China's food imports boost world's economy

Chen Huizhi
China is contributing to the world economy during the COVID-19 pandemic with strong imports of food, said a top official of the country's Ministry of Commerce.
Chen Huizhi

China is contributing to the world economy during the COVID-19 pandemic with strong imports of food, said a top official of the country’s Ministry of Commerce on Saturday at the third China International Import Expo.

China imported US$124.4 billion worth of food in the first nine months of this year, up 13.3 percent from the same period last year, while the country’s total food imports last year was US$90.8 billion, said Ren Hongbin, the assistant commerce minister, at a summit on China’s food imports.

The amount of oil seeds and oil materials, meat, fruit, seafood and milk products imported had the largest growth during the period, Ren said.

“While the imported food and agricultural products are enriching Chinese people’s food choices, they also play a significant role in the recovery of the major food exporters among the world economies,” he commented.

Clare Fearnley, New Zealand ambassador to China, stressed in her address to the summit the importance of conversation and cooperation between food exporters and importers especially during the pandemic. New Zealand exports 90 percent of its food to more than 150 markets around the world, and 30 percent goes to China.

“That New Zealand takes an active part in this year’s CIIE shows our close trade ties with China and our commitment to a trade system based on globally recognized rules,” she said.

As for the trend in the Chinese market for imported food products, Wang Xiaojun, general manager of the pre-packaged food department of JD Group, made a few suggestions to importers.

“Highly educated young women are a major group of consumers of imported food products, and we suggest that importers more actively explore emerging sub-markets in China as interest in such products is rising significantly in lower-tier cities,” he said.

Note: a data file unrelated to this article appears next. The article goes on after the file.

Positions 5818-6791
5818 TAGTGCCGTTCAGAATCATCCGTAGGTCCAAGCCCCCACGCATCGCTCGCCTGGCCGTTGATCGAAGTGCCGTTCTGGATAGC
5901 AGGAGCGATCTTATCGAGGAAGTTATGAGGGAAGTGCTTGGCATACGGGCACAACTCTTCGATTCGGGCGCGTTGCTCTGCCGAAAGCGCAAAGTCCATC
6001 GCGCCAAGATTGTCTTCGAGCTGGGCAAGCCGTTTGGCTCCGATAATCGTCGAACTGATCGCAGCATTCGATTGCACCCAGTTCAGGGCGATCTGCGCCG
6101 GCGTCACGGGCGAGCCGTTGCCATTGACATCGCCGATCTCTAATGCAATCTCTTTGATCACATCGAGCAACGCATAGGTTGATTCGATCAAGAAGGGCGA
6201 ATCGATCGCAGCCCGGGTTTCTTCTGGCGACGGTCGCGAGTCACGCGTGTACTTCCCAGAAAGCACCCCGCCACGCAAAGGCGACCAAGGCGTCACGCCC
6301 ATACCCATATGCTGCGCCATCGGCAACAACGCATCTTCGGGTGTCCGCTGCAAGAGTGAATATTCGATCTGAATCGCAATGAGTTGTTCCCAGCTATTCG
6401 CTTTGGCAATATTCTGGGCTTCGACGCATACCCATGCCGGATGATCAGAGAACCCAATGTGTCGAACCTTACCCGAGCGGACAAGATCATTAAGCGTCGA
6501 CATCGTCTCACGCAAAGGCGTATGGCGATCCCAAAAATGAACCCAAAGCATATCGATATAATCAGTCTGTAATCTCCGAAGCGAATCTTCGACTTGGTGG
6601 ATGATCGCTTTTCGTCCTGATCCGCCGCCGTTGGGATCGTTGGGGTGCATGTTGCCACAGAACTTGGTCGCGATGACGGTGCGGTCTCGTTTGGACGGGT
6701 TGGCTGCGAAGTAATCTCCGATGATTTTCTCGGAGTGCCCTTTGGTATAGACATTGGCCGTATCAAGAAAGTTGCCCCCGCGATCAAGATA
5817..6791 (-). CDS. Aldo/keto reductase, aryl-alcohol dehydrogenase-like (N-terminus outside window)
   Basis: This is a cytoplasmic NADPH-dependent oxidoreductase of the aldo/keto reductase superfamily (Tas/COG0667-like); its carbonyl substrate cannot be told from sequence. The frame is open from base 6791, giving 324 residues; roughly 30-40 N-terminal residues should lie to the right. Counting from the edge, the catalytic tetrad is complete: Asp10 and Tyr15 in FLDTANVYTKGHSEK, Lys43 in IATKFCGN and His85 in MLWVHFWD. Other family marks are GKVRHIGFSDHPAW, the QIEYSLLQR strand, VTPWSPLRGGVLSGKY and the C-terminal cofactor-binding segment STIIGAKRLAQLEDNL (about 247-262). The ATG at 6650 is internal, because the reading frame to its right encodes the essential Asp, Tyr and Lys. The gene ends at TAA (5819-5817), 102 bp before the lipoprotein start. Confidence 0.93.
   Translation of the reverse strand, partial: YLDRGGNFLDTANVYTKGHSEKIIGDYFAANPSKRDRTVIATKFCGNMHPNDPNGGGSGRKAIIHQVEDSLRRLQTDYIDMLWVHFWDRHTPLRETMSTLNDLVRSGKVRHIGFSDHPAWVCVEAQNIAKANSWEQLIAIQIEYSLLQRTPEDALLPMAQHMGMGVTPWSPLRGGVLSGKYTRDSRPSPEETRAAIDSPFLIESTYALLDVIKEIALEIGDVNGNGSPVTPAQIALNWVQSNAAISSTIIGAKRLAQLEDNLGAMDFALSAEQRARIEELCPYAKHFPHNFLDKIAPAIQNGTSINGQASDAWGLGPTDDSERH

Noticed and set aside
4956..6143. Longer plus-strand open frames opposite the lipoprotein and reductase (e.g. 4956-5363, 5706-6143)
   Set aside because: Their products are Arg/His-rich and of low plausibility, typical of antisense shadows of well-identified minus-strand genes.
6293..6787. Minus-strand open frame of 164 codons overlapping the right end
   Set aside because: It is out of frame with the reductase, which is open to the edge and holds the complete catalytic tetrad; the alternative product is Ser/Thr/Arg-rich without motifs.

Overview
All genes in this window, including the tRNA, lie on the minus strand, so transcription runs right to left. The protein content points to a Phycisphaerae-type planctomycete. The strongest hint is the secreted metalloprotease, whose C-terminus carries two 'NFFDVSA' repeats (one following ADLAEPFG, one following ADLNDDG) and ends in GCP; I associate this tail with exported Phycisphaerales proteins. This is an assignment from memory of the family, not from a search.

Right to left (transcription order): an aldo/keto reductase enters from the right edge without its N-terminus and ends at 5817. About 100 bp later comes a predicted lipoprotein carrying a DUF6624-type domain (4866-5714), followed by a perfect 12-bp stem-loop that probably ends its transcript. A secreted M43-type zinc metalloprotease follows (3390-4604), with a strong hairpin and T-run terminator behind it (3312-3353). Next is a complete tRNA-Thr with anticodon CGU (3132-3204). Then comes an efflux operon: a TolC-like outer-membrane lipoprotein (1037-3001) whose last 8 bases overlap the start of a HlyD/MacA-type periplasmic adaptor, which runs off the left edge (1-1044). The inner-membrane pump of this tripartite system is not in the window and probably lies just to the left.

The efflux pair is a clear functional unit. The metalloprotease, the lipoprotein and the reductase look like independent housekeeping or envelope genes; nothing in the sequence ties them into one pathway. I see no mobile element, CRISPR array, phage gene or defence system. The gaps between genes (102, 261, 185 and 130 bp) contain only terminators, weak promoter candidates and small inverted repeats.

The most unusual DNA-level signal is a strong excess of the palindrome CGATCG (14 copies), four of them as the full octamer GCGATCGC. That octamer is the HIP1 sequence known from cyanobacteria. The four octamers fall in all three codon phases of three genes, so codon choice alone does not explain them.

Jerrity Chen, head of the North Asia region of Louis Dreyfus, one of the largest food traders in the world, said his company will work on better pitching the Chinese market to foreign exporters as there exist certain “cultural differences.”

The total amount of food imported into China last year almost doubled the amount of 2015, while the number of countries and regions of origin of China’s imported food increased to 189 as of the end of last year, according to a report on China’s food imports in 2019 released at the summit on Saturday.

The top three categories of imported food in China last year were meat and meat products at US$18.9 billion, sea food and sea food products at US$16.1 billion, and milk products at US$11.6 billion.

Although smaller in volumes, imported dried fruit, nuts, seasoning and spices had the largest growth last year, almost doubling the amount of the previous year, the report showed.

Asian countries remain the largest source of food imports by China last year, totaling US$26.1 billion, followed by European countries whose food exports to China amounted to US$22.2 billion last year.

Shanghai was the second-largest food importer among Chinese provinces, autonomous regions and cities last year, after Guangdong Province, but the largest amount of food imported into China last year entered through Shanghai.

The summit was held by the China Chamber of Commerce of the Import and Export of Foodstuffs, Native Produce and Animal By-products.

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